For context, 1 Leu is worth about 5 cents and 50 Lei is worth about $2.50. A bus ride costs 2 Lei and a liter of milk costs 15 Lei. 

Of the coins, the 25 bani is worth 1 cent, and the 5 is worth just $.002. Though the dollar is fairly strong against the Lei (meaning just because 15 Lei for milk is cheap for us doesn't mean it is for Moldovans), banii are fairly pointless and it seems like many merchants don't use them. 

What is very interesting is trying to get used to a currency system where a large number like (like 200 Lei) actually isn't that much money (it's about $10). It's sort of strange to see huge numbers and think that it's actually fairly affordable (though this might be leading me to throw endless amounts of bags of cookies in our cart at the store, saying, "it's only 20 Lei! It barely counts as spending money!") 

We had this problem when we visited Russia 5 years ago too, when $1 was worth about 37 rubles (fun fact, now a dollar is worth 64 rubles. Poor Russians and their crashed economy! Thanks a lot, Putin!) 

Saturday, September 10, 2016

Out and About

Exploring a foreign country is a slow process when you're homebodies. Why go out and see the awesome city, when you could stay inside and be so cozy and happy? 

A few times a week, we suppress the urge to be cozy and go out into the great beyond.

Our entry hall has double mirrors on it, perfect for family selfies during shoe-putting-on time!

We often pass by this water-tower-turned-museum, and it's fun to see it up close. We can see it from our bedroom window and at night, it's all lit up with colorful lights (that are impossible to take a picture of, so take my word for it).

A few blocks from the water tower is a large lake. Lots of people go there to relax, fish, or exercise (by running loops around it). We mostly go for the playground :)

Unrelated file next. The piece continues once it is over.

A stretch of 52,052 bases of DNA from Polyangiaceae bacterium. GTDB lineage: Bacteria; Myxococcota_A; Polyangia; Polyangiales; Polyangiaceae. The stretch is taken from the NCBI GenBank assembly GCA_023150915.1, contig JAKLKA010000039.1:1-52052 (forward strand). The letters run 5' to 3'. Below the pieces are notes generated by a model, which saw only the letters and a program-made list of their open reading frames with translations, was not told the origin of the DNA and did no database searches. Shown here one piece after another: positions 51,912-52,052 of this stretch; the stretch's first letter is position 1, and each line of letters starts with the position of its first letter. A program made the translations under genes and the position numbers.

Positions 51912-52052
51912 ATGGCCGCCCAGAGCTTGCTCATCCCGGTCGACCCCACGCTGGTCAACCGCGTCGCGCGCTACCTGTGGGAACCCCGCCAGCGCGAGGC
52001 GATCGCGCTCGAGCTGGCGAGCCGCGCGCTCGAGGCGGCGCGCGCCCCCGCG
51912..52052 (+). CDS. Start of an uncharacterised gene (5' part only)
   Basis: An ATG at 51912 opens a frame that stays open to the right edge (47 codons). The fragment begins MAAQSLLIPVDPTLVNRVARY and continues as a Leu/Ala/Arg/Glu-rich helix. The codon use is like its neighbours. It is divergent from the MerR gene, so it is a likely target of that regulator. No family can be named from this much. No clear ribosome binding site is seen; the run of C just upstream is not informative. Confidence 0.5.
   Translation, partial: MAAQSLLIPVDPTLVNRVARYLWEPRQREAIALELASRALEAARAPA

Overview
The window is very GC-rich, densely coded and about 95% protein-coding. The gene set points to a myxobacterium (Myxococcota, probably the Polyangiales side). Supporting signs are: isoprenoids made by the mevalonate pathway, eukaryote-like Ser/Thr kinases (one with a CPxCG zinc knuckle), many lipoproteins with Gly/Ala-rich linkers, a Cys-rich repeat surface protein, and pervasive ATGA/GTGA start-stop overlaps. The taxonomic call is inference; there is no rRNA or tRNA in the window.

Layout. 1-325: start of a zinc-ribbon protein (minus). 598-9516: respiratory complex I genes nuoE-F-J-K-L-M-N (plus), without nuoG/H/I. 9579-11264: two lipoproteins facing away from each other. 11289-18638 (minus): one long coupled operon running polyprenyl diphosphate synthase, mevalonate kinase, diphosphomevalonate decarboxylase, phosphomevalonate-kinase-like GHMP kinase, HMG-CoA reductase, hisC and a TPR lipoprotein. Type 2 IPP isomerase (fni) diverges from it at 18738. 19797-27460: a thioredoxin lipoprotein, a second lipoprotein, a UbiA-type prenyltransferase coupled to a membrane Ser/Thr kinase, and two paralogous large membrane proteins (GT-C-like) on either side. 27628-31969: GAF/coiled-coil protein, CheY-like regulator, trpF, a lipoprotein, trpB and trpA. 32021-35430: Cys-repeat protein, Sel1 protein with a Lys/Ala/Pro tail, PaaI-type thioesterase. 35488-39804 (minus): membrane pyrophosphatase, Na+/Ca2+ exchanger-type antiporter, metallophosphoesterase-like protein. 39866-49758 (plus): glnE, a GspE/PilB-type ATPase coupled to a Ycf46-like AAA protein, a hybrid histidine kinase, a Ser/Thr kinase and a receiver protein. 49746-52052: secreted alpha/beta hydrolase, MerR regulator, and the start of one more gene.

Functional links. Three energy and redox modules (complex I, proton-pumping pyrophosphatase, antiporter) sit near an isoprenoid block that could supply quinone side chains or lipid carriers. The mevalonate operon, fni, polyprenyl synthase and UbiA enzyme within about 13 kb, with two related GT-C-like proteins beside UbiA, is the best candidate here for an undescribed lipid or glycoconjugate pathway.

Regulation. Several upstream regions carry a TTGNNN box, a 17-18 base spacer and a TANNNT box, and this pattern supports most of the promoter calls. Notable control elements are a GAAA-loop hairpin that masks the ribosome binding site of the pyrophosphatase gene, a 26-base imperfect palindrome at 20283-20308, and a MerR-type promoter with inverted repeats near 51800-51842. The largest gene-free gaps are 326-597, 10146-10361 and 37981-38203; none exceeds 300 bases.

Oh, and for cheesy photos. 

The lake isn't far so Nikolai likes to ride his* scooter. 

*by "his," I mean the scooter left for us to borrow by our landlady Tatiana. Thanks, Tatiana!

Miriam has been boycotting both the baby carrier and the stroller lately, so she often gets to walk.It's a slow and often painful process (she often trips and scrapes her knees!), but at least she sleeps well at night! Oh, and it keeps her from screaming bloody murder. ;)

Friday, September 9, 2016


Nikolai started preschool on Monday. We dropped him straight into a Russian speaking class (he only speaks a few sentences of Russian, so this was a risk!), but he has come home pleased as punch every day, to our extreme delight. I was really nervous that he wouldn't take to it, or that it would be too hard to understand the teacher, or that he would be sad to be gone from us for so long (4.5 hours every day!). But he comes home every day proud of what he did and eager to show off what he learned. It makes my heart kind of burst, and he feels suddenly so grown up. I'm not really sure what to do with this feeling.

Needing to drop Nikolai off at 8 am means that our mornings have to start earlier than they used to. While Jesse was in school (and even while I was working, because my earliest shift was at 10), mornings were a pretty relaxed affair for us--Jesse would get up and need to leave by 8 or so, but me and the kids would laze about, have some breakfast, watch tv, and eventually get dressed and head out for the day. 

Now, we are waking up at 6:45 every day so we all have time to get up and get ready before shipping out at 7:50. It's the first time in about 5 years that I have willingly woken up before 7, and it's actually surprisingly delightful. Sunrise here is cheery and pink, and all the buildings around us take on a lovely colorful glow that makes me pleased to wake up early (instead of my usual grouchy). 

Mornings might not be as lazy as they were before, but they're still surprisingly cozy. We all sit around in our jammies for a bit and drink some yogurt (you didn't read that wrong--everyone has yogurt here that is thinner and can be sipped instead of spooned. I love it!), I have a glass of mint tea (because I'm not usually hungry before 8), and Jesse and I exchange glances over the kids' heads, marveling at their lovely sleep-smooshed hair and rosy faces. 

And then, sometimes, Niko says, "Daddy, tell me more about the Voyager!" So Jesse continues on the tale he began last night, about the Voyager space probe and its contents, and what it might be like if aliens found it.  

And then I get to have a marveling moment all to myself, amazed at what incredible people I get to share my life with.